VCaP, PC-3, and LNCaP cells were purchased from American Type Culture Collection (Manassas, VA). PC-3 and LNCaP cells were cultured in RPMI 1640 medium, and VCaP cells were cultured in Dulbecco's modified Eagle medium. All cell lines were tested for Mycoplasma contamination before use in the experiments with VenorGeM Mycoplasma detection kit from Sigma Biochemicals (St Louis, MO). The culture medium was supplemented with 10%fetal bovine serum and 1% penicillin and streptomycin. R1881 was purchased from NEN Life Sciences (Waltham, MA), flutamide and cycloheximide were purchased from Sigma, and CXCL12 was purchased from Peprotech (Rocky Hill, NJ).
A total of 4 x 105 cells were seeded in six-well plates. Each plate was treated with a single agent of an androgen agonist R1881, antagonist flutamide, or cycloheximide or with a combination of R1881 with flutamide or cycloheximide as shown in figure legends. Total RNA was isolated using the TRIzol reagent (Invitrogen, Carlsbad, CA). For reverse transcription-polymerase chain reaction (PCR) studies, first-strand complementary DNA was synthesized from 2 µg of total RNA with an oligo(dT) primer and SuperScript II Reverse Transcriptase (Invitrogen). Forward and reverse primers were designed using the Primer 3 program (http://frodo.wi.mit.edu/cgi-bin/primer3/primer3_www.cgi). The forward and reverse primers are as follows: for ERG, 5′-AAC GAG CGC AGA GTT ATC GT-3′ and 5′-GTG AGC CTC TGG AAG TCG TC-3′; for CXCR4, 5′-GGC CCT CAA GAC CAC AGT CA-3′ and 5′-TTA GCT GGA GTG AAA ACT TGA AG-3′; for prostate-specific antigen (PSA), 5′-GGT GAT GAC TCC AGC CAC GA-3′ and 5′-GCG CAC ACA CGT CAT TGG AA-3′; and for glyceraldehyde 3-phosphate dehydrogenase (GAPDH), 5′-AAG GTC ATC CCT GAG CTG AA-3′ and 5′-TGA CAA AGT GGT CGT TGA GG-3′. Realtime PCR analysis was performed with SYBR Green PCR core reagents (Stratagene, La Jolla, CA) in a Stratagene Mx4000 cycler, and data analysis was performed using Mx4000 v3.01 software. All primer sets were tested in real-time PCR and found to produce no detectable peaks in dissociation curves due to primer-dimer amplifications. Relative message levels were calculated with a comparative Ct (threshold cycle) method . Briefly, message levels were normalized to endogenous GAPDH message levels. In treated samples, relative quantitation was performed by the comparative Ct method  using the formula 2-ΔΔCt, where ΔΔCt = [Ct test gene (treated sample) - Ct GAPDH(treated sample)] - [Ct test gene (control sample) - Ct GAPDH (control sample)]. For each sample, real-time PCR was performed in triplicate samples. Ct represents the mean Ct value of each sample, and GAPDH is the endogenous control used to normalize the quantification of a test gene.
Expression profile data sets for human benign and PC tissue were queried for ERG and CXCR4 expression using the Gene Expression Omnibus database (http://www.ncbi.nlm.nih.gov/geo/). This record was deposited by Yu et al. as previously described . We extracted the gene expression values for ERG and CXCR4 for benign prostate (n = 18) and PC tissue (n = 65) from GDS2546 record. ERG and CXCR4 expression values were analyzed with GraphPad Prism software version 3.0 (GraphPad, San Diego, CA).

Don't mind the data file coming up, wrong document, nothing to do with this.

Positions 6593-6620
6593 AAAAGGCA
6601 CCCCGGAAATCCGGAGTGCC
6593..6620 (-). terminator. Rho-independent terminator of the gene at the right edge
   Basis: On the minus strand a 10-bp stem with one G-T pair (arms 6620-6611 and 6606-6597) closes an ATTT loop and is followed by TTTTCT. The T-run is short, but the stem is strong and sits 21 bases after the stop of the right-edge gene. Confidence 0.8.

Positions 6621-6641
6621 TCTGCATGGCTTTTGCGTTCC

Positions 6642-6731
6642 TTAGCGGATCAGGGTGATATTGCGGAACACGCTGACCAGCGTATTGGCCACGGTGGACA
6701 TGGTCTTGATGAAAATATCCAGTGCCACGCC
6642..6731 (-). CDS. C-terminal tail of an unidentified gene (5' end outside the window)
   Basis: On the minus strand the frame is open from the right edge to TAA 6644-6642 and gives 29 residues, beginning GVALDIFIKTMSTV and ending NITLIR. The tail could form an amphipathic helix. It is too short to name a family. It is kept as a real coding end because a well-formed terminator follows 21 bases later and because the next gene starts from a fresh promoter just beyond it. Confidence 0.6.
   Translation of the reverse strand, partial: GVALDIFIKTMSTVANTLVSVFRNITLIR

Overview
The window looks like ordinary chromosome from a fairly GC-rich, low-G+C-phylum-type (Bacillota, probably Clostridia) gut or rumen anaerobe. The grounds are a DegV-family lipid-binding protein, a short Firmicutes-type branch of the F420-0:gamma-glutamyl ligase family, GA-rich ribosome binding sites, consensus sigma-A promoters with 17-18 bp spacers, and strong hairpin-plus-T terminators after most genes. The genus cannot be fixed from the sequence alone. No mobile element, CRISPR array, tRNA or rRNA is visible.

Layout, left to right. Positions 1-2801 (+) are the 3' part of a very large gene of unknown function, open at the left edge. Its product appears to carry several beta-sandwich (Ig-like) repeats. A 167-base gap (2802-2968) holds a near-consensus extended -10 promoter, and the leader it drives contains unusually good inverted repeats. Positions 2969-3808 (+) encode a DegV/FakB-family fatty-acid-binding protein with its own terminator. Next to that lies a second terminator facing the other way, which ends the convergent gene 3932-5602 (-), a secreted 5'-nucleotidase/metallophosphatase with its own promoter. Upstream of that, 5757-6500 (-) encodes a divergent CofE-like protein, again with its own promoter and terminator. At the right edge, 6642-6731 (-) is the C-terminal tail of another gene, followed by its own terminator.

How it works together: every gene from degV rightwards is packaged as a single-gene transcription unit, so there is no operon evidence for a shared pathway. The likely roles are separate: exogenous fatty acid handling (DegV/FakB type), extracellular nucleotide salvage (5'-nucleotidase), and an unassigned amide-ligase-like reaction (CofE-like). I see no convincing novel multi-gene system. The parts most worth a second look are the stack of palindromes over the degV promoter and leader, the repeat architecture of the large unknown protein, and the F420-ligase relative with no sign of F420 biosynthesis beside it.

Subconfluent cultures of VCaP cells were washed with phosphate-buffered saline, and total cellular proteins were extracted with buffer containing 62.5 mM Tris-HCl (pH 6.8), 2% SDS, 1 mM PMSF, and 1 x Protease inhibitor cocktail (Roche, Indianapolis, IN). Protein content was quantified with a BCA protein assay (Pierce Biotechnology, Inc, Rockford, IL), and equal amounts of protein were resolved by 10% SDS-PAGE. Immunoblot was performed with antibodies to ERG(Santa Cruz Biotechnology, Santa Cruz, CA), CXCR4 (Millipore, Billerica, MA), andGAPDH(Trevigen, Gaithersburg, MD). After secondary antibody incubation, chemiluminescence reaction was performed with SuperSignal Western Femto or Pico Substrate (Pierce Biotechnology, Inc). The band intensities were determined by quantitation of pixel intensities using Un-Scan-It software (version 5.1; Orem, UT). Apparent molecular weights of ERG forms were also determined by Un-Scan-It software using a reference position of molecular weight markers in the radiographs.
Fluorescence-Activated Cell Sorting Analysis (FACS) was performed on VCaP cells as previously described . Briefly, VCaP cells grown in culture plates were scraped and counted on hemocytometer. A total of 5 x 105 cells were resuspended in phosphate-buffered saline supplemented with 5% fetal bovine serum and incubated with either phycoerythrin (PE)-conjugated anti-CXCR4 antibody (BD Pharmingen, San Diego, CA) or isotype-matched IgG2a (BD Pharmingen) for 15 minutes on ice. Antibody-bound cancer cells were washed three times and analyzed on fluorescence-activated cell sorter (Becton Dickinson, San Diego, CA). CXCR4-positive cells were enumerated using the cell quest software (Becton Dickinson). Data shown are percent of total gated cells that are positive for anti-CXCR4-PE antibody binding.
VCaP cells were serum-starved for 4 hours. A total of 1.5 to 2.0 x 105 cells were seeded onto inserts in the upper chamber of transwell culture plates (Becton Dickinson). Before seeding, the inserts were precoated with Matrigel. To activate the androgen receptor (AR), 0.5 nM of R1881 was added to the upper chamber. CXCL12 was placed in the bottom chamber for CXCR4-mediated chemoinvasion. Cell invasion was allowed to proceed for 24 hours. Later, the upper chambers were cleaned with cotton swabs to remove nonmigrated/invaded cells, and the inserts were stained with Diff-Quik stain set (Dade Behring, Inc, Newark, DE). The total number of migrated cells in a high-power field was counted under a microscope, and the data presented are based on three independent experiments.